Author Archive

Winter Order Form (wk of 1/6/13)

Posted in Uncategorized on January 6, 2013 by foragefiend

Bunny print card by Annie

Elder Fire Farm Arts

Winter Pick-up Order Form

Orders placed by 8pm Monday, and will be available for pick-up

after 10am the following Wednesday at:

Confections with Convictions (116 W. Crosstown Pkwy, Kalamazoo)

Name on order:

  price quantity total
Cultured Veggies
      Classic Kraut 16oz $7.00
      Apple Kraut 16oz $7.00
      Spicy Carrot Pickles 16oz $7.00
      Fennel Onions  8oz $5.00
      Culture Club (mildly) Hot Sauce  5oz $7.00
                            Total cultured veggies
Farmstead Jams 8oz
     Heart of Summer $6.00
     Hot Pepper Jelly $6.00
     Maiden Voyage $6.00
     Spiced Pear $6.00
     Spiced Pear Chutney $6.00
     Sunrise Spread $6.00
     Sunset Spread $6.00
     Tomato Marmalade $6.00
     Tropical Melon Moon $6.00
     Vanilla Ambrosia $6.00
                                    Total Jams
Hand-printed cards by Annie
     Hearts (pack of 3) $5.00
     Stars  (pack of 3) $5.00
     Bunny (pack of 3) $5.00
                                    Total cards
 
                                     Total purchases

 (paid with check or cash at pick up)

All items are available in limited quantities. We will notify you if there is any trouble filling your order.

Thank you for your support.

Please feel free to call (269) 352-4711 or email elderfirefarmarts@gmail.com  with any questions.

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Elder Fire Winter Order Form (wk of 12/16/12)

Posted in Uncategorized with tags , , , , , , , , , on December 16, 2012 by foragefiend

IMG_1828

Elder Fire Farm Arts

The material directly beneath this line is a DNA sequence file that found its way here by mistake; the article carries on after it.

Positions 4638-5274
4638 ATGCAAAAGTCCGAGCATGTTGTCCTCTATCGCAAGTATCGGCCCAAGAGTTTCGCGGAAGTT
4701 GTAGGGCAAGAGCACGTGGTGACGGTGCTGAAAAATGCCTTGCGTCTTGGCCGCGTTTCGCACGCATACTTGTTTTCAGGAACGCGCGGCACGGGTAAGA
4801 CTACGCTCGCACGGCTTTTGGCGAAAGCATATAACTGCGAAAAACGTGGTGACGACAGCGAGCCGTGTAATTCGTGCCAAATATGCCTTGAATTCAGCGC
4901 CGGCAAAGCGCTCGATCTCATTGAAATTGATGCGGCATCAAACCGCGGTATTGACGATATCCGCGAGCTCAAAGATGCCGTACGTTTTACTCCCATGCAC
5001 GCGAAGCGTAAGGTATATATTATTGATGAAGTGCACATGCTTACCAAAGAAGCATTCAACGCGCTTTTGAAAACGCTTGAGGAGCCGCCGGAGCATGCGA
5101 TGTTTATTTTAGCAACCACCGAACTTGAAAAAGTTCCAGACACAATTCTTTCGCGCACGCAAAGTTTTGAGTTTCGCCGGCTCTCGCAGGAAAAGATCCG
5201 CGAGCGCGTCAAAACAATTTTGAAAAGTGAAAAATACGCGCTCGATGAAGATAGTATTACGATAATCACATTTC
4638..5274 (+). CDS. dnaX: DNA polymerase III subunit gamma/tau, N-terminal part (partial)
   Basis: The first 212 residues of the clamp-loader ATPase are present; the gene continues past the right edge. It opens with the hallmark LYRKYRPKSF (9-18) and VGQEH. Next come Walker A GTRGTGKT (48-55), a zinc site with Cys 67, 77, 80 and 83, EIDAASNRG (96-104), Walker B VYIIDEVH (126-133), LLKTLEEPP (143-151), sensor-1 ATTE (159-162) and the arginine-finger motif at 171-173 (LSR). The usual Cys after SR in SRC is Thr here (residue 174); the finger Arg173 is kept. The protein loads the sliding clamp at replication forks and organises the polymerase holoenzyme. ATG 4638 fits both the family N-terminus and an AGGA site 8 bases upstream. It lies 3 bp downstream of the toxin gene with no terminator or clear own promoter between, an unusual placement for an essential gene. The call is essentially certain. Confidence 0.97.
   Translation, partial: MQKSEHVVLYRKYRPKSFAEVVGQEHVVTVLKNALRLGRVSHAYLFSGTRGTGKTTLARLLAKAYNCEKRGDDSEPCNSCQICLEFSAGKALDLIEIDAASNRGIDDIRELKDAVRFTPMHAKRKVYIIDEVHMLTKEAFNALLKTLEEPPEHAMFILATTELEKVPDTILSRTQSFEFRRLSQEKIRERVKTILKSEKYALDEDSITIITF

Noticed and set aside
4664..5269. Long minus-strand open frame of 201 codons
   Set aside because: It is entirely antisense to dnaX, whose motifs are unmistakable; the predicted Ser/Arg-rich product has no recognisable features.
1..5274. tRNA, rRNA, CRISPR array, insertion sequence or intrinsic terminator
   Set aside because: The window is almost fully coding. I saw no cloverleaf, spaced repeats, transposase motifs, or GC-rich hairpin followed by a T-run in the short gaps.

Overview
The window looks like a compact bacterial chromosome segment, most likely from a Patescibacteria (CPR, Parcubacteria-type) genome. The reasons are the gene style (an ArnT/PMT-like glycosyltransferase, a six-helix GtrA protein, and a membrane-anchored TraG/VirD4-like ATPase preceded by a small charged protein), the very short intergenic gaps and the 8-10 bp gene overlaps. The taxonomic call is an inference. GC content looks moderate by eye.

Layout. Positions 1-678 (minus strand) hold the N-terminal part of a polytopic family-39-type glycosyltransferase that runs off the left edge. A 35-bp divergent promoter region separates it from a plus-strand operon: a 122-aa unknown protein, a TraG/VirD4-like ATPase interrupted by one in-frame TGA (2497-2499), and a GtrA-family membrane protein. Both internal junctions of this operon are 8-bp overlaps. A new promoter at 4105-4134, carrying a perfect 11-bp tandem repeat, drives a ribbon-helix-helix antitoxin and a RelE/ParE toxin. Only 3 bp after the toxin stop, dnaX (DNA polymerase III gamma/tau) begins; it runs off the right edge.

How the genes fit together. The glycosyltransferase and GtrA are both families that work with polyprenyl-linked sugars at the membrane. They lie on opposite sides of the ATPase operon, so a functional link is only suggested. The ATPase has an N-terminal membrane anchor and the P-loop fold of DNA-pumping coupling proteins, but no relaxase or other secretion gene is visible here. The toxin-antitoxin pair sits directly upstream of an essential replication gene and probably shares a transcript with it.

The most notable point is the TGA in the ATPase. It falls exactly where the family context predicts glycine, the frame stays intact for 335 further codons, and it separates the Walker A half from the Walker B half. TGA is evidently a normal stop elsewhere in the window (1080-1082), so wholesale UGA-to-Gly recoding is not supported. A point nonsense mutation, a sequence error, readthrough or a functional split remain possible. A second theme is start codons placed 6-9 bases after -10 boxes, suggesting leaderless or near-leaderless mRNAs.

Winter Pick-up Order Form

Orders placed by 8pm Monday, and will be available for pick-up

after 10am the following Wednesday at:

Confections with Convictions (116 W. Crosstown Pkwy, Kalamazoo)

Name on order:

  price quantity total
Cultured Veggies
      Classic Kraut 16oz $7.00
      Apple Kraut 16oz $7.00
      Spicy Carrot Pickles 16oz $7.00
      Fennel Onions  8oz $5.00
      Culture Club (mildly) Hot Sauce  5oz $7.00
                                             Total cultured veggies
Farmstead Jams 8oz
     Heart of Summer $6.00
     Hot Pepper Jelly $6.00
     Maiden Voyage $6.00
     Spiced Pear $6.00
     Spiced Pear Chutney $6.00
     Sunrise Spread $6.00
     Sunset Spread $6.00
     Tomato Marmalade $6.00
     Tropical Melon Moon $6.00
     Vanilla Ambrosia $6.00
                                    Total Jams
Hand-printed cards by Annie
     Hearts (pack of 3) $5.00
     Stars  (pack of 3) $5.00
     Bunny (pack of 3) $5.00
                                    Total cards
 
                                               Total purchases (paid with check or cash at pick up)

All items are available in limited quantities. We will notify you if there is any trouble filling your order.

Thank you for your support.

Please feel free to call (269) 352-4711 or email elderfirefarmarts@gmail.com  with any questions.

Elder Fire Winter Order Form (wk of 12/9/12)

Posted in Uncategorized with tags , , , , , , , , , , on December 10, 2012 by foragefiend

IMG_1571

Elder Fire Farm Arts

Winter Pick-up Order Form

 

Orders placed by 8pm Monday, and will be available for pick-up

after 10am the following Wednesday at: